Comebacks at Work: Using Conversation to Master Confrontation
Have you ever thought of the perfect witty comeback to an insult several minutes after the moment has passed? The French have a saying for that phenomenon, “L’esprit de l’escalier” or “staircase wit.” The hope of Comebacks at Work is to reduce these occurrences and eventually replace them with appropriate and timely responses. For the most part, the book achieves its goal.
If there are any two authors that can accomplish this, Kathleen Kelley Reardon—a professor of management at the University of Southern California Marshall School and author of seven books, including the well-regarded The Secret Handshake—and editor, journalist, and speechwriter, Christopher T. Noblet, have the experience and ability to do it. Note that Reardon is the primary author and voice of the book.
On that point, she persuasively lays out a process on how to develop a sense of when and how to deliver the appropriate comeback starting with both an explanation as to why communication matters and a self-test of sorts where one can assess his or her “Baseline Comeback Skill.” Later chapters focus variously on the finer points of the comeback including overcoming “Brain Freeze” and dealing with situations where “Conflict Is Inevitable.”
Recognizing that everyone has a different style and temperament and that each situation is different, the author offers several possible responses to differing fact patterns, depending on the situation and the parties. Consider her possible answers for the following situation:
“I talked with Tim and he is not happy. He mentioned your part in the project’s failure. It doesn’t look good.”
Alteration—“I talked with him too and he was in a much better mood by then. But thanks for the heads-up.”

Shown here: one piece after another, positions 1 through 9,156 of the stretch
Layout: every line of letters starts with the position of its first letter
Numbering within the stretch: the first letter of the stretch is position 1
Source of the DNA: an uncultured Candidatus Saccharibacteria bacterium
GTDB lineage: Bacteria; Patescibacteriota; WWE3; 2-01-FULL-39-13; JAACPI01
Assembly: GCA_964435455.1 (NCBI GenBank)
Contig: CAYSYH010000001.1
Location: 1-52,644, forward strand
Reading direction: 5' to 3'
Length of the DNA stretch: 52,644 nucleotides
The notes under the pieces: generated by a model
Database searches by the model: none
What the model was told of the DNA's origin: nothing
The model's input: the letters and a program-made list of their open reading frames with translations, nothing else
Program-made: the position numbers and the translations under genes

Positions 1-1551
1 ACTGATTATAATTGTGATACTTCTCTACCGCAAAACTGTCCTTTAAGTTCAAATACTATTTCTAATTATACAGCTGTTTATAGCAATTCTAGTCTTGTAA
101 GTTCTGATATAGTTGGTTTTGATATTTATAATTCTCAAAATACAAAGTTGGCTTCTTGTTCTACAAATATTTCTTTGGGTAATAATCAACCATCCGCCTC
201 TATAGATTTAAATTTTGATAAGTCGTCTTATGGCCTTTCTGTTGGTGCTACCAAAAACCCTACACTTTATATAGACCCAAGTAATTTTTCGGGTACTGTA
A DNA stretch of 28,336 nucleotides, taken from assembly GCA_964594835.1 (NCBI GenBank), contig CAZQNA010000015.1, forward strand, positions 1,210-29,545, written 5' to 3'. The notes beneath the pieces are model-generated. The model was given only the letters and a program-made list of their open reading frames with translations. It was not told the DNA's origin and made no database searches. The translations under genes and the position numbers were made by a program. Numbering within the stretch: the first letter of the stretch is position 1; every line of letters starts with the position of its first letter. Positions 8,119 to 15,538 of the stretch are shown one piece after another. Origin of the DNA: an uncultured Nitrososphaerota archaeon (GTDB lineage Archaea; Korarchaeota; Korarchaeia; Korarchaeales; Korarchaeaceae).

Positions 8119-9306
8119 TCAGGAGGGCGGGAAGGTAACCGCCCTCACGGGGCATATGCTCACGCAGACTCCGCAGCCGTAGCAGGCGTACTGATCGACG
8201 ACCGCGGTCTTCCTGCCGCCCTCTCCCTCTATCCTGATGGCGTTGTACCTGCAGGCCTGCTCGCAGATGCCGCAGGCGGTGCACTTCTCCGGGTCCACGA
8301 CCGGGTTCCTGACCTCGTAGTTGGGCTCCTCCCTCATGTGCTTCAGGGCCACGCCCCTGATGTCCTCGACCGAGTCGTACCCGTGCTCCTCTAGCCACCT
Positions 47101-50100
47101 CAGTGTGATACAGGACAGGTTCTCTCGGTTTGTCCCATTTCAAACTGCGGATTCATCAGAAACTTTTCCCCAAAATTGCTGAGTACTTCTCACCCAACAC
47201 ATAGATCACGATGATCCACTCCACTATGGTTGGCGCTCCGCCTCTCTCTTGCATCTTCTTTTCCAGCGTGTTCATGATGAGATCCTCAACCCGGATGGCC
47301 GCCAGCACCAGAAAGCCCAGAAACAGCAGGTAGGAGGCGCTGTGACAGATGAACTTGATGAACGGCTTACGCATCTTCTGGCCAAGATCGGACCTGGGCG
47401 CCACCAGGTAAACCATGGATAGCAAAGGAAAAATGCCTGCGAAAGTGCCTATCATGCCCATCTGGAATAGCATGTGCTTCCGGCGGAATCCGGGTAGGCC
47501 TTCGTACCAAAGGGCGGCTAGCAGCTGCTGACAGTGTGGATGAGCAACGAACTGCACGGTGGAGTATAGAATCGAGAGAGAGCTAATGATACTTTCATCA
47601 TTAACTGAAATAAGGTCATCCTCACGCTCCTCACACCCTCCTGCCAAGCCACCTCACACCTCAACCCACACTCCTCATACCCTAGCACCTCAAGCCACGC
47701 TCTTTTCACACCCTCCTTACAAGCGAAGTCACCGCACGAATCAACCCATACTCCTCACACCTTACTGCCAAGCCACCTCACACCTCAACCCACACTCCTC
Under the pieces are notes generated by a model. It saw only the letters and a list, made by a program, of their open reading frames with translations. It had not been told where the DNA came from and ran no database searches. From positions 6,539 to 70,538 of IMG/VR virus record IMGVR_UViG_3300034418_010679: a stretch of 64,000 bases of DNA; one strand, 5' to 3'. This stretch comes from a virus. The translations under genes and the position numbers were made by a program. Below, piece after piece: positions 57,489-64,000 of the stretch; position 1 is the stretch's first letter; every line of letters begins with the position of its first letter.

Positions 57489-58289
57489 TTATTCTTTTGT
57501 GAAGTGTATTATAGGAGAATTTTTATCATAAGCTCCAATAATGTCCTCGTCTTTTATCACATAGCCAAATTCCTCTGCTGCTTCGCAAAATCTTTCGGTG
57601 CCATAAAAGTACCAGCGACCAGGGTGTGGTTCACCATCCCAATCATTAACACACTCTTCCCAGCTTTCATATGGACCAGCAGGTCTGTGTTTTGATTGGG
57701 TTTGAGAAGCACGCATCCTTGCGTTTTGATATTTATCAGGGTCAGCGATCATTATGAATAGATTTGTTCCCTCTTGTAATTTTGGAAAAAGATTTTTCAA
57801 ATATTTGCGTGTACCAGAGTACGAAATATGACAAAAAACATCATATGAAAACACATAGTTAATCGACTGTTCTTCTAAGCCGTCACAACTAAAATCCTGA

Reinterpretation—“We both know Tim is too smart not to realize that failure often precedes phenomenal success.”
General Observation—“Some days are clearly better than others, and the good news is that I know that” (said as you walk away).
Context Alteration—“If I were the only person he mentioned regarding the project, maybe I’d worry.”
Intention Revision—“Thanks for the tip. You’re always watching my back.”
Moving On—“What I want to know is: What’s for lunch?”
Looking at the sheer number of examples the author presents, it’s clear that she must have conducted a good deal of research and interviews to present situations with which many of us can identify. The one fault of the book, as a first edition, is that it comes across a bit like a first edition. That is to say, transitions are a bit choppy and some examples are discussed down to the minute detail while others are raised and quickly resolved. Still, there are few other books that deal with such an important topic and the author handles it well.
Finally, Reardon is savvy enough to realize that sometimes the best path is to simply let some things go, and she concludes the book with one final example in which she notes, “Better to bring the whole thing to a happy ending and move on. Some moments and some days are just like that and there’s no use making them worse.”
Wise words indeed.